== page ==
The 1994 FIFA World Cup is largely credited with creating a great “first wave” of US football fans. Major League Soccer, currently the highest-grossing division of men’s soccer in the United States, was launched in 1993 as part of a deal with FIFA that earned the Americans the rights to host the World Cup.

The second wave of popularity in the sport is coming, and it will accompany the return of global soccer tournaments to North American shores: the 2024 Copa America, the 2026 FIFA World Cup, and the 2028 Summer Olympics. Sports Innovation Lab and Jung von Matt’s report on US football fans provides an essential roadmap for brands and properties looking to tap into the growth potential of this market. The report details a diverse landscape of soccer interest in the United States and highlights the white spaces where brands, properties, media companies, and technologies can all participate in authentic and impactful ways.

US football fans – unlocking the potential

Popular interest in soccer in the United States still lags behind the rest of the world. US football fans are still relatively new, and rarely generational. While fans inherit an NFL or MLB team from their family, the options for new soccer fans are often wide open. Why might a US-based fan choose to support Angel City FC or Juventus? Which soccer stars do they care about, and how did they find them? The United States is arguably the last open, valuable market for soccer growth, and potential fans are here to be won.

Key takeaways

  • There is room for growth with only 24% of US sports fans following soccer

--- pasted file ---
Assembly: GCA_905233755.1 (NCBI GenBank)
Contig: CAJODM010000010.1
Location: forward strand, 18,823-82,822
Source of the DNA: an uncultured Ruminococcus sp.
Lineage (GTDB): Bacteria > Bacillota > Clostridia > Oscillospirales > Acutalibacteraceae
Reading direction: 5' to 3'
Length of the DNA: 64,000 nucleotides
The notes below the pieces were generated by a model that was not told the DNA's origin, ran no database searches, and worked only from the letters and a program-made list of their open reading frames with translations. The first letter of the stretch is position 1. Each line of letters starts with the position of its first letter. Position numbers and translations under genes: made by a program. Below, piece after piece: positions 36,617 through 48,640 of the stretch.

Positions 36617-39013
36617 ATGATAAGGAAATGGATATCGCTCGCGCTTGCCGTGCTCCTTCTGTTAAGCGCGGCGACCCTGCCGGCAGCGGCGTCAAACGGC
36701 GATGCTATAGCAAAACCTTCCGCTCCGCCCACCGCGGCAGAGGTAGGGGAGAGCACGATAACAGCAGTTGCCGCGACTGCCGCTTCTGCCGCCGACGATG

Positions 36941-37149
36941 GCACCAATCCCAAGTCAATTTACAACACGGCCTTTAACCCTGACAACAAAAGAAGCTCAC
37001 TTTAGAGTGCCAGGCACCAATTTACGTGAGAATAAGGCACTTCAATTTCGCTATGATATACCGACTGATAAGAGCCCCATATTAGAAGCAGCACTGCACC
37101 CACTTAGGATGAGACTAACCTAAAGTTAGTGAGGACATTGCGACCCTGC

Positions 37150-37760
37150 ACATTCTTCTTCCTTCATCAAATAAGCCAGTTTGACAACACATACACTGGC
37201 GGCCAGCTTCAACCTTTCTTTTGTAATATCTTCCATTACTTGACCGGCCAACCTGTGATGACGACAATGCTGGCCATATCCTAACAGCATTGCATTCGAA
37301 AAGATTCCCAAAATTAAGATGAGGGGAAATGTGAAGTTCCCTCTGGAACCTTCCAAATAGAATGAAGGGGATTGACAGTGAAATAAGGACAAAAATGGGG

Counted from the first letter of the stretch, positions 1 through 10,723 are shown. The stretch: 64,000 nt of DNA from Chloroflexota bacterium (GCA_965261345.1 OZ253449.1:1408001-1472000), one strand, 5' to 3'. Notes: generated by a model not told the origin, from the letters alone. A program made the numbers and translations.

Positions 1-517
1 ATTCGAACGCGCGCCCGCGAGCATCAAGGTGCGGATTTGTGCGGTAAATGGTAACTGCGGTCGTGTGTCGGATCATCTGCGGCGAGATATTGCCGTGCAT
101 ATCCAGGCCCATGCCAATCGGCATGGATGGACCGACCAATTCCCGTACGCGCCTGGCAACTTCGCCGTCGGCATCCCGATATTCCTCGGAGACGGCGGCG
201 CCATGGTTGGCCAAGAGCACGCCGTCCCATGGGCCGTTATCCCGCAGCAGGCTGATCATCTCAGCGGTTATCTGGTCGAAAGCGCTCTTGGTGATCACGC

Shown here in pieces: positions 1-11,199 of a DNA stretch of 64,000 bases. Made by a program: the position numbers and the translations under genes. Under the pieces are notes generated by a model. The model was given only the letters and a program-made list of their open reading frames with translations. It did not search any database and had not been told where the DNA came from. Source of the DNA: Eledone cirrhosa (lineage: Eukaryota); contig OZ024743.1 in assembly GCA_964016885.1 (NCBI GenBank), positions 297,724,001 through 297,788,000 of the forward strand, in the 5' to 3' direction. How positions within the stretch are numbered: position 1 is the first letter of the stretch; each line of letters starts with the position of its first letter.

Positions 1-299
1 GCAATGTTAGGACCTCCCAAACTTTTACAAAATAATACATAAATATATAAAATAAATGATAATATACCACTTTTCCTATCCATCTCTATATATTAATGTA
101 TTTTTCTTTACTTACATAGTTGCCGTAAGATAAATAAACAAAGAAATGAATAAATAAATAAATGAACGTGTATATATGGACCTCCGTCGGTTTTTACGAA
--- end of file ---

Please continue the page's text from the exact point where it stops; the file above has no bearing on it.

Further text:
• The women’s game is big here like nowhere else
  • OTT and digital media have accelerated growth opportunities for global properties and brands
  • US football fans spend more on soccer than other sports fans
  • Global tournaments (World Cups, Olympics) will create a “second wave” of attention in the US

Who are US football fans?

There are five soccer fan personas that are specific to fans in the United States. The report provides descriptions and insights into who those fans are and how they consume soccer. It also measures the avidity and engagement levels of each persona, examines where the personas overlap, and explores the role sports betting plays in US soccer fandom.

Key takeaways

  • US-based soccer fans are different from fans in the rest of the world
  • US football fans are new and complex, so you cannot copy/paste your approach
  • Sports businesses need to authentically address US fans
  • Beyond just “soccer fans,” there are five critical fan personas in the US market: The National Team Fan, The Player, The Pop Culture Fan, The Parent, The Gamer

US soccer fan persona – The National Team Fan